Netflix’s Lucifer has come to an end with the premiere of Season 6. There is a lot to digest in the season, from who Rory (Brianna Hildebrand) really is to the emotional conclusion of the main characters’ stories. One main character that fans came to love was the hell demon, Mazikeen, aka Maze, played by Lesley-Ann Brant. Brandt posted on Twitter that she finally recreated a scene from the original Vertigo comics that made her fall in love with her character. The comic book scene came to life on-screen but with a few plot tweaks.
Maze gives the finger to Adam in Episode 7
Part of the storyline of season 6 of Lucifer is the ongoing relationship between Maze and Eve (Inbar Levi). They reconnected and got engaged in Season 5b. In the sixth season, they are deep into wedding preparations that send them into a bit of nerves, jitters, and self-doubts. Things do not get easier when in episode 6, “My Friend’s Wedding,” Eve’s biblical ex appears. Netflix teased Adam (Scott MacArthur) in Linda’s (Rachael Harris) trailer on the show’s official Twitter.
Adam arrives at Lux to try and convince Eve to get back together with him. He ridicules Eve and says she went far enough to get his attention by dating and getting engaged to Maze. Adam tries to make Eve realize that they have been together since the dawn of time. Eve wants no part of it and explains she was created and delivered to Adam. She never got to choose.
Eve goes to Maze and says, “I’m gonna choose Maze.” Maze needed to add in her two cents of authority by reeling in Eve for a steaming kiss. As she kisses Eve, Maze puts up the middle finger as close as possible to Adam’s face to further annoy him.
The ‘Lucifer’ scene originally appeared in #44 by Mike Carey, Peter Gross and Ryan Kelly
Before the official premiere of Season 6, Brandt shared a teaser of what was in store on Twitter. In her post, she said she finally got to recreate a scene from the original Lucifer Vertigo comics. The scene was what made Brandt fall in love with her hellish demon character. The scene from the comic stayed the same while the plot elements were changed in the Netflix series.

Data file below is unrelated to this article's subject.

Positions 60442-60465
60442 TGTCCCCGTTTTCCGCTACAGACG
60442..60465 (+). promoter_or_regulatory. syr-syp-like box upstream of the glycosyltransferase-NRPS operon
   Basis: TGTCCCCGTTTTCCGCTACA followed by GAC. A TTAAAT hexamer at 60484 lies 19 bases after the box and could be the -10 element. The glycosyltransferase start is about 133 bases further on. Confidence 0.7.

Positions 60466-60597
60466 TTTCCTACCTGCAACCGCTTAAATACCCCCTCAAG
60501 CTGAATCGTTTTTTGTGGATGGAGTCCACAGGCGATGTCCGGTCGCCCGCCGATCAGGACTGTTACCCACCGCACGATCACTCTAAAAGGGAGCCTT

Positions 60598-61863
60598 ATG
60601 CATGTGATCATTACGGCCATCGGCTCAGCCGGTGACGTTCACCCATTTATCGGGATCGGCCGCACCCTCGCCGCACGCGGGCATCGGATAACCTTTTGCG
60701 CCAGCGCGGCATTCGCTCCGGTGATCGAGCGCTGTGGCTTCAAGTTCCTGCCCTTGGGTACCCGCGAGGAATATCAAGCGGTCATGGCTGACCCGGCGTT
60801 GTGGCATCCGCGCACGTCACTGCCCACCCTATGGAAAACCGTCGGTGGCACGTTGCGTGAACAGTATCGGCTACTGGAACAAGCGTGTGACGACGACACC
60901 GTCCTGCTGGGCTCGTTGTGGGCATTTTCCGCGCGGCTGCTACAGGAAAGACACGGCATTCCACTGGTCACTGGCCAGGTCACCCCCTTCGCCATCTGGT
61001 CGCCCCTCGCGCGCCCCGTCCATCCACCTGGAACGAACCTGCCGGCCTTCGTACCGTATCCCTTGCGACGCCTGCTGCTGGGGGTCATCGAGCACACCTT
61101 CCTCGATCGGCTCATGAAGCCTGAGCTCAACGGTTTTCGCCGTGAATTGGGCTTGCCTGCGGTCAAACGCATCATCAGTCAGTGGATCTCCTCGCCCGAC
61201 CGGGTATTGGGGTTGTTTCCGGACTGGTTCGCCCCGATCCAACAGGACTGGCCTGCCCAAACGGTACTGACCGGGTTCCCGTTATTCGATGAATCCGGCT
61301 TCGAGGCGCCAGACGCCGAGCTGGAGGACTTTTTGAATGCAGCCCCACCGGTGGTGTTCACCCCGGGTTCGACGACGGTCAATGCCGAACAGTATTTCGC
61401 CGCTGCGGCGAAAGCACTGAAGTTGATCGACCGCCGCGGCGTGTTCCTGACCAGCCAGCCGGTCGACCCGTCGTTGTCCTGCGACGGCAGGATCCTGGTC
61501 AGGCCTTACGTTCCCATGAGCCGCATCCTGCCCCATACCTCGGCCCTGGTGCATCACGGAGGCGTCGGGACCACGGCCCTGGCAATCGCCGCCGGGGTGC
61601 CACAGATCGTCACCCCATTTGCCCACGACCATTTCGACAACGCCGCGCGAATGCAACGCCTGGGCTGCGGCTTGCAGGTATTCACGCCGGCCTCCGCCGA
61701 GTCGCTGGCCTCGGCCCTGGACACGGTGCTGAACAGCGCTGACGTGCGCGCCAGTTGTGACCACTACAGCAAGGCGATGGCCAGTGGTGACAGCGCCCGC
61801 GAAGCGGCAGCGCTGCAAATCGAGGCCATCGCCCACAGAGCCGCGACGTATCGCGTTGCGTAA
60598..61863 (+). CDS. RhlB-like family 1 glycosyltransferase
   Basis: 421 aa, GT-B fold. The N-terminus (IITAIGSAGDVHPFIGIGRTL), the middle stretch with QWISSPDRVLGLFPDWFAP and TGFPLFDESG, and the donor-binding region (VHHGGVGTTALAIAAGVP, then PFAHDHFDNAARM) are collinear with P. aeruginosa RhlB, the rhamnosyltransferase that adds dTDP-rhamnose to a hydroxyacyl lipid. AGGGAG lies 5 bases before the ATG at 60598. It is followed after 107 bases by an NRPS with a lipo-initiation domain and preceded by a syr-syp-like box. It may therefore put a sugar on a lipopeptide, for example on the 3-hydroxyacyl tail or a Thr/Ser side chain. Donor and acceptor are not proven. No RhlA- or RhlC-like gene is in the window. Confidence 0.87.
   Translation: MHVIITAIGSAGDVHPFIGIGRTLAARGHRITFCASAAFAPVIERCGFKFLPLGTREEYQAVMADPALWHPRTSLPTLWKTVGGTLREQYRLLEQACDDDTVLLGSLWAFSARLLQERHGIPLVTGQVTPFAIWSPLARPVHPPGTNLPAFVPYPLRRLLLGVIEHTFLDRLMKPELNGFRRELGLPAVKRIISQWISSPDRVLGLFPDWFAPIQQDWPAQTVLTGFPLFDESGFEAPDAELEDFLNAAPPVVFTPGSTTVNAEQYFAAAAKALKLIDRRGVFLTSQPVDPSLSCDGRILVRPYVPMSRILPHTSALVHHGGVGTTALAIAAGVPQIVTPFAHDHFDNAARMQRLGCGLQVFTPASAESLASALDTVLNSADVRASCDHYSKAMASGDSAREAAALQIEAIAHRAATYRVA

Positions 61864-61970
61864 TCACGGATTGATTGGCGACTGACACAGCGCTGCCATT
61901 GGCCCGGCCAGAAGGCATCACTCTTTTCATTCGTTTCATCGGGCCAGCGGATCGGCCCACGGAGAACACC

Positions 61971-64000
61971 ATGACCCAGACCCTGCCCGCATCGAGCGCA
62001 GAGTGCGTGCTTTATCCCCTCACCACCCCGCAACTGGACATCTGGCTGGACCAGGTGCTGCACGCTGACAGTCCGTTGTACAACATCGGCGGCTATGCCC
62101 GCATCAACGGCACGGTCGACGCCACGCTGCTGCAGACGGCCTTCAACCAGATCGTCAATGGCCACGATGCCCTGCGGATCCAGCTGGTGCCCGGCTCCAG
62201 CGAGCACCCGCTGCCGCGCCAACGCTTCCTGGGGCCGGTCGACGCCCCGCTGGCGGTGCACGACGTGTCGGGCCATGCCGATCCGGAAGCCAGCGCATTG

According to CBR, the scene is from Lucifer #44. The scene was originally published as part of DC Comics’ Vertigo imprint on Nov. 19, 2003. Fans see the comic book version of Maze kissing another character and holding up the middle finger. In the comic, Maze is kissing a former employee and co-worker from Lux, Beatrice Wechsler. Instead of giving the finger to Adam like in the series, Maze is doing so in the presence of angels.
In the storyline, the angels do not need Maze and want her to leave. Before doing so, Maze has one final thing to say to them. She says the line, “Passion is blasphemy in this place. And I gave a great need to blaspheme,” and kisses Beatrice. The Netflix version has Maze recreating the scene to show off her and Eve’s love in front of Eve’s toxic ex.
How much did ‘Lucifer’ change from the original comics?
The Lucifer character originally appeared in the comic book series, The Sandman created by Neil Gaiman, Sam Kieth, and Mike Dringenberg. The character later received its own spinoff comic book series published by DC Comics’ Vertigo imprint. When comparing the original character and storyline to the Netflix version, there are some noticeable differences.
Fans of the comic character noticed the one major change made to Lucifer’s appearance. The Netflix version has Lucifer (Tom Ellis) with dark brown hair, while the comic counterpart has yellow-gold hair. According to Screen Rant, there are also other changes worth mentioning.
Lucifer’s main journey is strikingly different from the Netflix series. Lucifer embarks on a cosmic quest to save all creation in the comics and meets characters from different dimensions. Lucifer instead has the ruler of hell become a police consultant and helps Chloe Decker (Laura German) solve murder cases. The catalyst that changes Lucifer’s life also differs. Lucifer has the character feel sympathy for the first time when his friend is murdered outside of Lux. God gives Lucifer a mission in the comics where Lucifer can name any price he wants if he succeeds. Lucifer in the comics is also more brazen, aloof, and self-centered, while the series has him become more human and understand love and emotions.